After almost a year of construction and lane closures on West Georgia Street, the newly redesigned North Plaza of the Vancouver Art Gallery has reopened to the public.
The space is ready just in time for its role of hosting the TD Vancouver International Jazz Festival’s slate of free concerts this weekend.
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The 45,176 square feet ft² plaza has been completely rebuilt as an event-friendly space with a capacity for 1,500 people.
It is now a single flat-level area, with few physical obstructions, movable furniture, lighting towers, and power connections for event organizers to use.
The broken water fountain at the centre of the plaza has also been removed and relocated to an off-site storage space, and the entire space has been covered with a pattern of custom precast pavers giving the plaza the appearance of a web of trapezoids.
Additionally, a pavilion on the eastern end of the plaza facing Howe Street will double as both a covered bus stop and a location for food and beverage services to set-up during events.
A self-cleaning public washroom has also been installed on the southeastern corner of the plaza near Howe Street.
This design by the partnership between local firms Nick Milkovich Architects Inc., Matthew Soules Architecture, Hapa Collaborative was selected by the City of Vancouver following a public competition and consultation process.
“We settled on this design, which is really designed so that we can fit as many people as possible into the square,” said Vancouver City Councillor Heather Deal.
“It’s got everything you need, you plug and play for all kinds of different events here… Now it is a plaza where everyone can enjoy.”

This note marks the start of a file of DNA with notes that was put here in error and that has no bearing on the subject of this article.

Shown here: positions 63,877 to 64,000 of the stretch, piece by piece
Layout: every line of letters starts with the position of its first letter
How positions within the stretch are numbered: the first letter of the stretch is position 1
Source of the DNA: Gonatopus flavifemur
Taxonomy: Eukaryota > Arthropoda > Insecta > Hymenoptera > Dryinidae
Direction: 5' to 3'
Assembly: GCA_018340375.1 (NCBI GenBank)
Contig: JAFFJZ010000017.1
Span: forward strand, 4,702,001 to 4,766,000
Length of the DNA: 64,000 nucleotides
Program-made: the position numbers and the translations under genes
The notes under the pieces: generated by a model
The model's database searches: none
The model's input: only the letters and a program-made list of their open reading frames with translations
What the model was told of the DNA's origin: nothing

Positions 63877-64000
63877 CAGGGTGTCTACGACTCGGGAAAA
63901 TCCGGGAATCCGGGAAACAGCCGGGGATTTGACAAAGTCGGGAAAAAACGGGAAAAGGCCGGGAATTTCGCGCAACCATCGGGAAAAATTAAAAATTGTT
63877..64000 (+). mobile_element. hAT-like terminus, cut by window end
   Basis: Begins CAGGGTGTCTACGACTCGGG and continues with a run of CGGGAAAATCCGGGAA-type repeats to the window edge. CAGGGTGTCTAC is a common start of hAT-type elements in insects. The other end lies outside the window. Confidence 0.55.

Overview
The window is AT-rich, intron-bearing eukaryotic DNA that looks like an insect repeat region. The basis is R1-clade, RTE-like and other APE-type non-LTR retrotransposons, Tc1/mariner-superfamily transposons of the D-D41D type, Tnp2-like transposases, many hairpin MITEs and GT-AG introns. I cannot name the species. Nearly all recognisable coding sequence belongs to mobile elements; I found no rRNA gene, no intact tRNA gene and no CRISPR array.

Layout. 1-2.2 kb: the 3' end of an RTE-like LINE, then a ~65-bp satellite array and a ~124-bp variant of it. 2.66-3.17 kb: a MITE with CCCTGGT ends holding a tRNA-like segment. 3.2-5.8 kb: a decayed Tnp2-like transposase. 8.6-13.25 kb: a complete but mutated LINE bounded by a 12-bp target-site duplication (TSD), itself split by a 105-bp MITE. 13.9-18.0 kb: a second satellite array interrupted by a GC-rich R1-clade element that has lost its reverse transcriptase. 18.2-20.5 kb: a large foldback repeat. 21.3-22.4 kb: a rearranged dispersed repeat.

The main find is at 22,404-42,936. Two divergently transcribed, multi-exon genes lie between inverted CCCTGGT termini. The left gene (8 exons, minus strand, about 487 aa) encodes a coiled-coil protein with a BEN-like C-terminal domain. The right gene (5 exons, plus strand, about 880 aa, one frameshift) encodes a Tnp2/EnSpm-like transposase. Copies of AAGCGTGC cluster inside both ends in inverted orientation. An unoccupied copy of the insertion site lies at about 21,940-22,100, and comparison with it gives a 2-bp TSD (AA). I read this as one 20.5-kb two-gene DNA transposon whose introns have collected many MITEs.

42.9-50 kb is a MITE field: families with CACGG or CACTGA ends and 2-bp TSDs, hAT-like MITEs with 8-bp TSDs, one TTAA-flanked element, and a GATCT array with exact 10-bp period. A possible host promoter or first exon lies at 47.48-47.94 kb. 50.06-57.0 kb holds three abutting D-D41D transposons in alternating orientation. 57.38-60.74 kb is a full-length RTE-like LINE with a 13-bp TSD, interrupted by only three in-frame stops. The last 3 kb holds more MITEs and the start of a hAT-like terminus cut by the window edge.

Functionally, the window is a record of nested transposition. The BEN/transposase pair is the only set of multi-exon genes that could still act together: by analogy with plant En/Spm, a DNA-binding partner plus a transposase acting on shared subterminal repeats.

Cost overruns and delays
The redesigned plaza was originally scheduled for completion in February, but this was later pushed to April and then finally to the end of June.
The municipal government says the harsh freezing conditions during the winter and the consistent rainfall during the spring are to blame for the delays. Plaza construction also had to be temporarily suspended to allow for major repairs on steam lines at the plaza’s northwest corner at the intersection of West Georgia and Howe Street.
Even with the first event scheduled to take place this weekend, the finishing touches of the plaza have not yet been completed. And many moveable furniture pieces will not be brought to the site until after the Jazz Festival’s weekend events.
Indeed finishing touches on the new plaza will not be completed until the end of July
With the delays, the cost of the project has increased to $9.6 million, which includes the 2014 replacement of the waterproof membrane protecting the Vancouver Art Gallery’s underground vault storing its vast permanent art collections.
Vancouver City Council’s allocated budget for the new plaza design, not including the new membrane, was $6.4 million. The contractor that was selected to build the new plaza had a bid budget of $5.7 million.
“A vital public space for people to come together”
While it has ample grass-covered parks, Vancouver lacks large open and paved flexible event spaces that many major cities have.
“Our BIA is a major advocate for public space and public space activations because it stimulates opportunities for people to come together and linger in space,” said Charles Gauthier, President and CEO of the Downtown Vancouver Business Improvement Association.
“During our Reimagine Downtown Vancouver consultation process in 2015, people from all walks of life told us loud and clear that we need a prominent public square for large public gatherings and events.”
The plaza was first built in 1912 and has been a popular location for protests and celebrations ever since.
In recent years, it has held a number of annual events including Critical Mass, Facade Fest, Food Truck Festival, and Taiwan Fest.
Another paved civic square is envisioned for the other side of the Vancouver Art Gallery on the roadway of the 800 block of Robson Street and future foot of West Georgia Street, where it meets Pacific Boulevard, as part of the North East False Creek redevelopment.